Thousands of elephants and buffalos. The largest concentrations of hippos and crocodiles in all of Tanzania. Not to mention the many zebras, lions, giraffes, and monkeys that graze through this untouched natural park. All this in an area that gets fewer visitors each year (3135) than the number of square kilometers it covers (4500): Katavi National Park is the undiscovered gem of Tanzania par excellence.
Katavi National Park is located in southwestern Tanzania. The area is part of Africa’s Great Rift Valley, which stretches from Lebanon to Mozambique. The area is a natural cradle of seasonal lakes and migrations. During the rainy season, the swampy lakes are the refuge for countless waterfowl. But the icing on the cake has to be the many crocodiles and hippos that flock to these waters.
Experience the battle of the hippos
During the dry season, the water drains from the lakes and floodplains, leaving mud pools. Most of those mud pools are filled with hippos. More than two hundred hippos immerse themselves in each pool. That many animals in such a puddle can lead to fights for territory. Male hippos fight daily, where the loser must leave the pool and can only come back if he revenges himself with a fight.
In addition, it is estimated that more than 4,000 elephants migrate to the pools and puddles in Katavi Park along with thousands of buffalos, giraffes, zebras, and impalas. They are all looking for water and a place to cool off. That in turn attracts the attention of groups of lions and hyenas, who are on the hunt.
It is possible to visit the park by means of a jeep safari. There is exactly one gravel road through the Katavi wilderness. Hold on tight, because it’s going to be a lot of off-roading. In a park this big, only twelve jeeps drive a day. Nature is at your feet. You can also brave Katavi on foot, with guided walks across the plains or through the forests. This gives more tranquility and the opportunity to spot birds or to immerse yourself in the trees and plants of the area.
It is possible to spend the night in the park, but do not expect extreme luxury. There are only a few lodges. The best is the Chada Lodge with pre-pitched tents on a wooden plateau among the trees. There are toilets, showers, and mosquito nets for your bed. There’s also seasonal campsites, where you can set up a tent or have it set up by the tour operator. There is a place for a campfire, but for other facilities such as a toilet visit or a shower, you have to rely on nature.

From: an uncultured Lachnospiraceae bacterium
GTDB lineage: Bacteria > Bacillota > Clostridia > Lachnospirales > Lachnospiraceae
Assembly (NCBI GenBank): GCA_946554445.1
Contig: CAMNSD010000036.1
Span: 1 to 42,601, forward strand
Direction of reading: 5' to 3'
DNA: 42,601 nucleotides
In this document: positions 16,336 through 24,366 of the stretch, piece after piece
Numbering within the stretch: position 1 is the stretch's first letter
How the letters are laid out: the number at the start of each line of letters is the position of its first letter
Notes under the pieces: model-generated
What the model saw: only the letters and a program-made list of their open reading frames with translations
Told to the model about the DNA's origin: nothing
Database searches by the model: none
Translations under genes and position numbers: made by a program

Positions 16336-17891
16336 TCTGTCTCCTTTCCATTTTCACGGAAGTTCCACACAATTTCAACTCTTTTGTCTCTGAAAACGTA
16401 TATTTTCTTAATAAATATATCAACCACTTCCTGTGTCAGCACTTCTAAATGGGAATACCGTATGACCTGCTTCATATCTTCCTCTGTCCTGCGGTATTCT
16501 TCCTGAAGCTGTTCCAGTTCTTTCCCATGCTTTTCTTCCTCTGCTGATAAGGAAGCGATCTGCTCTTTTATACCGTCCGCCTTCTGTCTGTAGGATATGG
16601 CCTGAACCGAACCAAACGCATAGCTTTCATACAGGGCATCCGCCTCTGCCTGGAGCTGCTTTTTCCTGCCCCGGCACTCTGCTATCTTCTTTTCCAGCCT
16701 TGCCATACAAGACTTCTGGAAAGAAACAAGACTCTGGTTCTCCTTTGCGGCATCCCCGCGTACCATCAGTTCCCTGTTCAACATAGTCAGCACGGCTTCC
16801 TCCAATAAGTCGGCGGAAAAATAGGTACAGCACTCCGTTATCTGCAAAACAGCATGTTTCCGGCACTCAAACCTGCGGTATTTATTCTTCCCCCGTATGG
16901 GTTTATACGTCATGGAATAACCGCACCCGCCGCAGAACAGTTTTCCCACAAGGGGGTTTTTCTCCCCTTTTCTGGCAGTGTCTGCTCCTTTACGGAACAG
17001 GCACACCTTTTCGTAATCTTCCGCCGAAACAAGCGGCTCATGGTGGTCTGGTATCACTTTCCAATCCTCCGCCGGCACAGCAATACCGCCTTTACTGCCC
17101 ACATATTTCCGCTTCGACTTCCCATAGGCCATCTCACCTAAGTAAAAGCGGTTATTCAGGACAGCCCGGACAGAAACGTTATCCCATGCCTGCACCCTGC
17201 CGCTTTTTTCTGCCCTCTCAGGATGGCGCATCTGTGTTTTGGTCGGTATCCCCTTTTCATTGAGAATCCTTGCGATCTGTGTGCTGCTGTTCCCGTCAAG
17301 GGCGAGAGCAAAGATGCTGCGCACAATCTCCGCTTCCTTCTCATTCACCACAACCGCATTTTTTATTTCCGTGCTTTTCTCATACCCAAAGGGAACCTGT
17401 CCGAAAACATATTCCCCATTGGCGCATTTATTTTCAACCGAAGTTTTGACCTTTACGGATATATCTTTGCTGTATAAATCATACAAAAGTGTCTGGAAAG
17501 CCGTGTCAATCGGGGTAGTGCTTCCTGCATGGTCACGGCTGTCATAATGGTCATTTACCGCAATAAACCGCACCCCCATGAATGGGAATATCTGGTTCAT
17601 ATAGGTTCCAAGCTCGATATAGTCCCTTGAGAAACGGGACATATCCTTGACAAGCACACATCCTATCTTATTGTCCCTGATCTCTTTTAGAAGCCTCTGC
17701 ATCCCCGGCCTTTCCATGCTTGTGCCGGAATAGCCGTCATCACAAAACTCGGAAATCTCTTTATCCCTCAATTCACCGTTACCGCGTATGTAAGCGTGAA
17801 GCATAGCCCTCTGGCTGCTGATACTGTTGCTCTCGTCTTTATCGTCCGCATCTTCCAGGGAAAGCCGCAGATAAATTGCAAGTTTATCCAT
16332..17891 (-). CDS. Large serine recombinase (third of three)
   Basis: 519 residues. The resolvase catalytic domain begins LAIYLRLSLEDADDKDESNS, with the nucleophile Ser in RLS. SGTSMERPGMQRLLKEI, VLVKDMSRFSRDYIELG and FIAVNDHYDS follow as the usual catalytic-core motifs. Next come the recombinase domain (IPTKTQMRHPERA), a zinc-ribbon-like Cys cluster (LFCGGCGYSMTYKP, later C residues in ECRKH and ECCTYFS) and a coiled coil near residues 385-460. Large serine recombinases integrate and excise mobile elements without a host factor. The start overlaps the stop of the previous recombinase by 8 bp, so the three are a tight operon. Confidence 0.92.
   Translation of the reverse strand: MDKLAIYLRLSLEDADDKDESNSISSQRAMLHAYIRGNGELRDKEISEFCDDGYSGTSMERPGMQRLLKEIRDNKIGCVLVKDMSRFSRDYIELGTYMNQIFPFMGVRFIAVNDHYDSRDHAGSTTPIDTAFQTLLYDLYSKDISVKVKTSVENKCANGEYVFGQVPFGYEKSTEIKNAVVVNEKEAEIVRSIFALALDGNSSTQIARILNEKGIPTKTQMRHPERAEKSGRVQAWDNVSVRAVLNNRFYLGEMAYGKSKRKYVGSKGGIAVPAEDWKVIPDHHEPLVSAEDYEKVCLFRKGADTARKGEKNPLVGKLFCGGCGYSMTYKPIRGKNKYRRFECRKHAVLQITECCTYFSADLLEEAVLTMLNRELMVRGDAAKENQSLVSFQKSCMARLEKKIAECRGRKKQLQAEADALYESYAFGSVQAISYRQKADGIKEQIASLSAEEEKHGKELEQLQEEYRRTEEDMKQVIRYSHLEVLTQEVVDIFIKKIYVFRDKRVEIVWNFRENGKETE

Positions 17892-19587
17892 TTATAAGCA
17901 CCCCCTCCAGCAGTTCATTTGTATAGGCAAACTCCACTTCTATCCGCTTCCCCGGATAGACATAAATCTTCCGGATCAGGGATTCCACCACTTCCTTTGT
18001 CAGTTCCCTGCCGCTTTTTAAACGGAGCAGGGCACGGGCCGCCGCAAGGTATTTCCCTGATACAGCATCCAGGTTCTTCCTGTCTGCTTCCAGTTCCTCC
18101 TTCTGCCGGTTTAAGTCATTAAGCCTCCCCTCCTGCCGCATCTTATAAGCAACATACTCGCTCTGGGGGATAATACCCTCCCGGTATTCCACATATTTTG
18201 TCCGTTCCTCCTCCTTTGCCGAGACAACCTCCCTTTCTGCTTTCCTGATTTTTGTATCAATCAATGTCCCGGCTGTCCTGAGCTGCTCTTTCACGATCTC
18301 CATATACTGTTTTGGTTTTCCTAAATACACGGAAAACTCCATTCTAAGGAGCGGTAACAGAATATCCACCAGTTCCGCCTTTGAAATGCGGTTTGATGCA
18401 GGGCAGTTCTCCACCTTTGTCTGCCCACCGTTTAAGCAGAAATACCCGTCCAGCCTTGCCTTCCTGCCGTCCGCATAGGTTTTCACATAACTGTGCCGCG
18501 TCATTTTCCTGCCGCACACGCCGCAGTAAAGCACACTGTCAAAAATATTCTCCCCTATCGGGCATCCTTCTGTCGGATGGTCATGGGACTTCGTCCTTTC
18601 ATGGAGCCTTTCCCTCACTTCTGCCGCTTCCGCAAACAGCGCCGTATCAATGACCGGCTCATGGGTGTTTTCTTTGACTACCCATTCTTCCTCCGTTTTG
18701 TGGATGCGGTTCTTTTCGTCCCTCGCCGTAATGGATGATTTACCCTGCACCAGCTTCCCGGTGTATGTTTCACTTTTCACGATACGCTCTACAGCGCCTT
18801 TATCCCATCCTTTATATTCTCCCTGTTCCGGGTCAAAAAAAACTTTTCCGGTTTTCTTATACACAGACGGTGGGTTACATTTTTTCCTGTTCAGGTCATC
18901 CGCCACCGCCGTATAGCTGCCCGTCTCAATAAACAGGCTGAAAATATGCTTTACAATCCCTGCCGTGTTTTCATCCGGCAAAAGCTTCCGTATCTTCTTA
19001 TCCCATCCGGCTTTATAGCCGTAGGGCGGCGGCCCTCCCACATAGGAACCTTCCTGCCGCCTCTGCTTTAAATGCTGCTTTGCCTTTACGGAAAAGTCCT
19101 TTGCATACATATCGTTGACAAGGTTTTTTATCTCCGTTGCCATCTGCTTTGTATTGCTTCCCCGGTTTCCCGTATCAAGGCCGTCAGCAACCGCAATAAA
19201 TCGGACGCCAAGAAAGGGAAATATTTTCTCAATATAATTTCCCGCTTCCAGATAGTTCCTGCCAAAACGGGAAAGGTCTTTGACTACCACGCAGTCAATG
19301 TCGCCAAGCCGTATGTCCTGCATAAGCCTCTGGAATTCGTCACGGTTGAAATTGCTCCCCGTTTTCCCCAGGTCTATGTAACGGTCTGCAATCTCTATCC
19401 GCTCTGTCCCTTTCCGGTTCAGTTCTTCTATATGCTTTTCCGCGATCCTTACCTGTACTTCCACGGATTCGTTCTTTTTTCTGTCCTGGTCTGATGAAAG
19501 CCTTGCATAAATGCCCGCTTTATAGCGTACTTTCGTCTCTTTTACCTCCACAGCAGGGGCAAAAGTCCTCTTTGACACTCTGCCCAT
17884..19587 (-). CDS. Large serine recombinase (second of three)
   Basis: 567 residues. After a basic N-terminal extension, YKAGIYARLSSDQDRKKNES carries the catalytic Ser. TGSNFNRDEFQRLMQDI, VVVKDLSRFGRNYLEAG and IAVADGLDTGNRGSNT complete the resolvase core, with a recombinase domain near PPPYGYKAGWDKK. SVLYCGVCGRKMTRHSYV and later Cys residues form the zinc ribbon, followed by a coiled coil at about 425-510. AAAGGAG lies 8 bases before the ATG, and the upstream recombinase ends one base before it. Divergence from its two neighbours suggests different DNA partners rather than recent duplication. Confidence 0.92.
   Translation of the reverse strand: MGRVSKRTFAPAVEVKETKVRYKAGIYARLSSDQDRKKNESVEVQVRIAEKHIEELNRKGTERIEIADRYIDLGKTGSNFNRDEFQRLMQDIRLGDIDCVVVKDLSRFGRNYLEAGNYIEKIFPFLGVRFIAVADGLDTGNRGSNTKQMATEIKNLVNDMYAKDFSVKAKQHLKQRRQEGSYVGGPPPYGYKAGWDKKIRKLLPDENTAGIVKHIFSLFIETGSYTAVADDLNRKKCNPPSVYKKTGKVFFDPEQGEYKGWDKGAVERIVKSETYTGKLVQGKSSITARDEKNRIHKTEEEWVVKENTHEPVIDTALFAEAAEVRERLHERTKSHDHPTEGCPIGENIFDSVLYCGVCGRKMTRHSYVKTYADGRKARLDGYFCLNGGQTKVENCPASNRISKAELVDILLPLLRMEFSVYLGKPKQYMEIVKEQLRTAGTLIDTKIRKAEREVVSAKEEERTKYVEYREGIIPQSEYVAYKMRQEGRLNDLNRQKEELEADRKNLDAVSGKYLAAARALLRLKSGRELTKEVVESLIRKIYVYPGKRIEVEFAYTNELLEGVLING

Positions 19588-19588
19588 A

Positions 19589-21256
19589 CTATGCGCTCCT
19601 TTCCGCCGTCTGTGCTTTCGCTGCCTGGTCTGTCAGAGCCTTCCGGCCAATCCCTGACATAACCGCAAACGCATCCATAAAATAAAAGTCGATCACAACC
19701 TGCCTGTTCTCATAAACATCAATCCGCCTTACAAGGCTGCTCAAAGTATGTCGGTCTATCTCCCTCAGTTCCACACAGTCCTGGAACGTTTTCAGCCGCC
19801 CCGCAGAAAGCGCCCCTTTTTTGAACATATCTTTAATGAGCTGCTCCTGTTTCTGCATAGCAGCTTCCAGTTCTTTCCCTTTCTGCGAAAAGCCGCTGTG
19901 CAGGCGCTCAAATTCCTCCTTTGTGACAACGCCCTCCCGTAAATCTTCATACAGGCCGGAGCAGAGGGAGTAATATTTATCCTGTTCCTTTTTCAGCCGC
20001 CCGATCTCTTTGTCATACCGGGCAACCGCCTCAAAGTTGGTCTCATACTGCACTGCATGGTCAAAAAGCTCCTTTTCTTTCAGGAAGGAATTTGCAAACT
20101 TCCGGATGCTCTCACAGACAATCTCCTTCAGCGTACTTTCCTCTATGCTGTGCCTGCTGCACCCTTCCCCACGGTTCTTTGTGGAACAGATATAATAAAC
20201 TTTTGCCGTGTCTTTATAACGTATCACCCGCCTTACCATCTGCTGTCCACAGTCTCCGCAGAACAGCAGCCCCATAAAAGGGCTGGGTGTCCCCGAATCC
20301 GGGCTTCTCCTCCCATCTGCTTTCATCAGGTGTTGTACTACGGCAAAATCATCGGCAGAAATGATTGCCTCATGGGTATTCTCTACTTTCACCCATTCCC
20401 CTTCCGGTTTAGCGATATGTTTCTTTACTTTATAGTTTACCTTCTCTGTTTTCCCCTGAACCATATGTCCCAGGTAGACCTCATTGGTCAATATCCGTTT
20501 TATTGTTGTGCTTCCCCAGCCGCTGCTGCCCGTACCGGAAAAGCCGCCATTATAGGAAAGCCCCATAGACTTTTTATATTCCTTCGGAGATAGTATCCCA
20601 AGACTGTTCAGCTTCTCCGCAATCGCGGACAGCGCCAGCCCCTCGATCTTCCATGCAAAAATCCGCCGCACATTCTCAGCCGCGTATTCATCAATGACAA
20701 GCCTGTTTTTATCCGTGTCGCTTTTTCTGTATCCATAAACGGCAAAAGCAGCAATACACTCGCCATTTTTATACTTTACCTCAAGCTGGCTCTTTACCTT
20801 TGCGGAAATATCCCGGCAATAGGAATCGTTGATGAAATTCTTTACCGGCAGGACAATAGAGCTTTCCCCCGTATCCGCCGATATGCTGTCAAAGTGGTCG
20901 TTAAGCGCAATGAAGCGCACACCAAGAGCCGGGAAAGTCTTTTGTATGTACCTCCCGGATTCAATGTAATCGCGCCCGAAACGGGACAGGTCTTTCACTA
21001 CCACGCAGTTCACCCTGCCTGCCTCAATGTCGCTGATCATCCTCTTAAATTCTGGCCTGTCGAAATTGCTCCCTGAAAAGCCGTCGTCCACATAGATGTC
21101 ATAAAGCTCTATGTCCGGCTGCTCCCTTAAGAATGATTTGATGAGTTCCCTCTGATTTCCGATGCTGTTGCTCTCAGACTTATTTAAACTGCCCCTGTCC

The Katabi Tree
The natural park is named after the Wabende tribe spirit: Katabi. Legend has it that the hunter spirit lives in a tamarind tree near Lake Katavi. Tanzanians still make offerings to the tree for a blessing from Katabi, which offers magical protection. If you are near the lake, it is definitely worth a visit.
Three thousand visitors a year
In the last count, 3,135 tourists went on safari in Katavi National Park in one year. For the third largest natural park in Tanzania with such diversity in animals and terrain, that figure is suspiciously low. The reason for this is that the park is relatively difficult to reach. There are two flights a week to the park from Dar or Arusha. Otherwise, it is more than a day’s drive from Mbeya or Kigoma. Please note: from Kigoma the road is only accessible in the dry season.
The best time to visit the park is in the dry season from June to October. In the rainy season from December to May, the campsites in the park are closed and you can only spend the night in the lodges. You’re also more likely to see all the animals during the dry season; when they gather at the park’s pools.
Psst. Enjoy the Serengeti as never seen and follow the Great Migration from your couch.!